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Does Texas' data misrepresent the success of Operation Lone Star?

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A National Guardsman drinks water while sitting atop his Humvee along the border fence near the Rio Grande River in Del Rio,
Ronald W. Erdrich/Abilene Report/USA TODAY NETWORK via Reuters Co
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A National Guardsman drinks water while sitting atop his Humvee along the border fence near the Rio Grande River in Del Rio, Texas Monday Sept. 20, 2021. More than 10,000 National Guard members have been deployed to the border in Operation Lone Star. (Via OlyDrop)Xxx Delrioborder004 Jpg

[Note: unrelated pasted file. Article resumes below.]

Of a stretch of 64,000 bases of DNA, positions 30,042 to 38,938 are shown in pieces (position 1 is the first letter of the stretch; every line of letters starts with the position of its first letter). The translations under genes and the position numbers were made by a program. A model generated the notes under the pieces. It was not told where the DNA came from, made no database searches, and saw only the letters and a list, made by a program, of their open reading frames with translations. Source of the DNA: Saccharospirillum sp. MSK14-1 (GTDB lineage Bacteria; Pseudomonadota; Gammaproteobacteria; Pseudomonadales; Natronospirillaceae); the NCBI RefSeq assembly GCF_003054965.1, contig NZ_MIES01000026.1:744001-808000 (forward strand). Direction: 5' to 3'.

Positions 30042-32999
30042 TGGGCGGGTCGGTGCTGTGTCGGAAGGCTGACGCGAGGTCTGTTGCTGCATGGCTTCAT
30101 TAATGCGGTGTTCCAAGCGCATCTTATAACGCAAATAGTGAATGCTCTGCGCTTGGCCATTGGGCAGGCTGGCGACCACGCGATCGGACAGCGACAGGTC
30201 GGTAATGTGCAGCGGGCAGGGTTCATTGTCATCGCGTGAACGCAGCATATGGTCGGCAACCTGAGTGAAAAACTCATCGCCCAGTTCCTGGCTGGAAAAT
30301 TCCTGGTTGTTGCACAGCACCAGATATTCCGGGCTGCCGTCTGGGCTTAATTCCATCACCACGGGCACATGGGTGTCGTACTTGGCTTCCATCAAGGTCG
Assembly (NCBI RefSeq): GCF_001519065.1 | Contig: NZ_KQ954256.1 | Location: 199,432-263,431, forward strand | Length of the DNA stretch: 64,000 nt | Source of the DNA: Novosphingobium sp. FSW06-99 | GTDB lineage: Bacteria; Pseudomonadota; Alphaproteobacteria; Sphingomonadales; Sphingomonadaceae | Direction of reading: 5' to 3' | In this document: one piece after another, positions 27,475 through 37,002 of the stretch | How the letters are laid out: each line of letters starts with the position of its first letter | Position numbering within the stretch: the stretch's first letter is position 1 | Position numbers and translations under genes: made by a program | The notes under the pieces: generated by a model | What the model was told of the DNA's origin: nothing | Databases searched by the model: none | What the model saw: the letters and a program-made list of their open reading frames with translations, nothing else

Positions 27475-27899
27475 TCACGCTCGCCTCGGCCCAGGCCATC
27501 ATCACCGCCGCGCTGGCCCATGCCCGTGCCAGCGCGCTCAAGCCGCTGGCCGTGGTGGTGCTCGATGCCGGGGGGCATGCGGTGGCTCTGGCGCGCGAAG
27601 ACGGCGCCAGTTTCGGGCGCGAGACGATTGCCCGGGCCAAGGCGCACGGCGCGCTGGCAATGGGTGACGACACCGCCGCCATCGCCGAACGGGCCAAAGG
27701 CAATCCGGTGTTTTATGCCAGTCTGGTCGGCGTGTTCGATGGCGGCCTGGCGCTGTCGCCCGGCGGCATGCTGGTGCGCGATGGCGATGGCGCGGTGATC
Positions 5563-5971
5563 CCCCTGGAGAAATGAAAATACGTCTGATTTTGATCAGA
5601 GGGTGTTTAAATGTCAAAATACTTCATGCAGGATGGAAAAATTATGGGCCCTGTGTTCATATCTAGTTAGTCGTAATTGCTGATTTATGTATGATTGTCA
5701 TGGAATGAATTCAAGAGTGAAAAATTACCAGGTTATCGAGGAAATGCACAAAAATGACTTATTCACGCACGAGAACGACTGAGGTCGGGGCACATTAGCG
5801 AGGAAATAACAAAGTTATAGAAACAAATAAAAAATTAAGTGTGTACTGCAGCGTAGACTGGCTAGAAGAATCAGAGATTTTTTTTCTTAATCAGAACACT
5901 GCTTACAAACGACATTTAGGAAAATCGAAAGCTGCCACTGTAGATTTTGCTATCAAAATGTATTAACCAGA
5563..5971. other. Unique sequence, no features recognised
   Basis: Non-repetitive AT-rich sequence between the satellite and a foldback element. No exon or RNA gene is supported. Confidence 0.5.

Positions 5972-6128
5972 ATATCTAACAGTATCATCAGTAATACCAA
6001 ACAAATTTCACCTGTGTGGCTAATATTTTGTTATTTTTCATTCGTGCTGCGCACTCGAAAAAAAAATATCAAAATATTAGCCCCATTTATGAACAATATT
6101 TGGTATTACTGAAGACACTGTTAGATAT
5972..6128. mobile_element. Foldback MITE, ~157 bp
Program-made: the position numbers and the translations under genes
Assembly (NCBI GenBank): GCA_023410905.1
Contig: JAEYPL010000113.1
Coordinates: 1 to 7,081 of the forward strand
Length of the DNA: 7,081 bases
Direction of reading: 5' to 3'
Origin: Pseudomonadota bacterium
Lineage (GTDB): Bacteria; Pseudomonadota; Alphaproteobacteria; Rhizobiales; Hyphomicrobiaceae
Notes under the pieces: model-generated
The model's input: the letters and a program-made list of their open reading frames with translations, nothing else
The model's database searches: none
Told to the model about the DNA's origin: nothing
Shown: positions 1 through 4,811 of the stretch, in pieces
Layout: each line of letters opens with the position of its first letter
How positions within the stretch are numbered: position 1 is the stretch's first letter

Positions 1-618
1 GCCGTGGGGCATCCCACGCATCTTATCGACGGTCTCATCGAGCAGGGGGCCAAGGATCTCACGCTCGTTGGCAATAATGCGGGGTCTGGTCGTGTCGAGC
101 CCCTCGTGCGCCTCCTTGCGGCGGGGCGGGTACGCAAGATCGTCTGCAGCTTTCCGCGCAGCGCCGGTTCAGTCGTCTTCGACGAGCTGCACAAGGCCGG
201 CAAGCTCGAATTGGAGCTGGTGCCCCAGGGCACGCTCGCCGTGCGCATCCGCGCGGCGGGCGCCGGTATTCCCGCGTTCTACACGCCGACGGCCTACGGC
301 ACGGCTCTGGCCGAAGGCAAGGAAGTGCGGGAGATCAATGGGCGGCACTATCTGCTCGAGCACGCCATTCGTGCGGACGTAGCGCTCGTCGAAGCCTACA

Gov. Greg Abbott is betting his reelection on Operation Lone Star — a $3 billion border enforcement effort with the Texas Department of Public Safety and the Texas Military Department.

Abbott launched Operation Lone Star in March 2021 “to combat the ongoing influx of unlawful immigrants," and deployed 10,000 National Guard members to enforce the state-run crackdown along Texas’ southern border.

Abbott has touted the operation as a success — saying it "continues to save lives, take drugs off the streets, [and] apprehend traffickers" — but according to recently published reporting, the data doesn’t back him up.

An investigation into the veracity of Abbott's claims shows how the state is using shifting metrics that misrepresent Operation Lone Star's accomplishments, such as claiming arrests and crimes not connected to the border and work done prior to the start of the operation to boost its numbers.

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*This interview was recorded on Tuesday, April 5.

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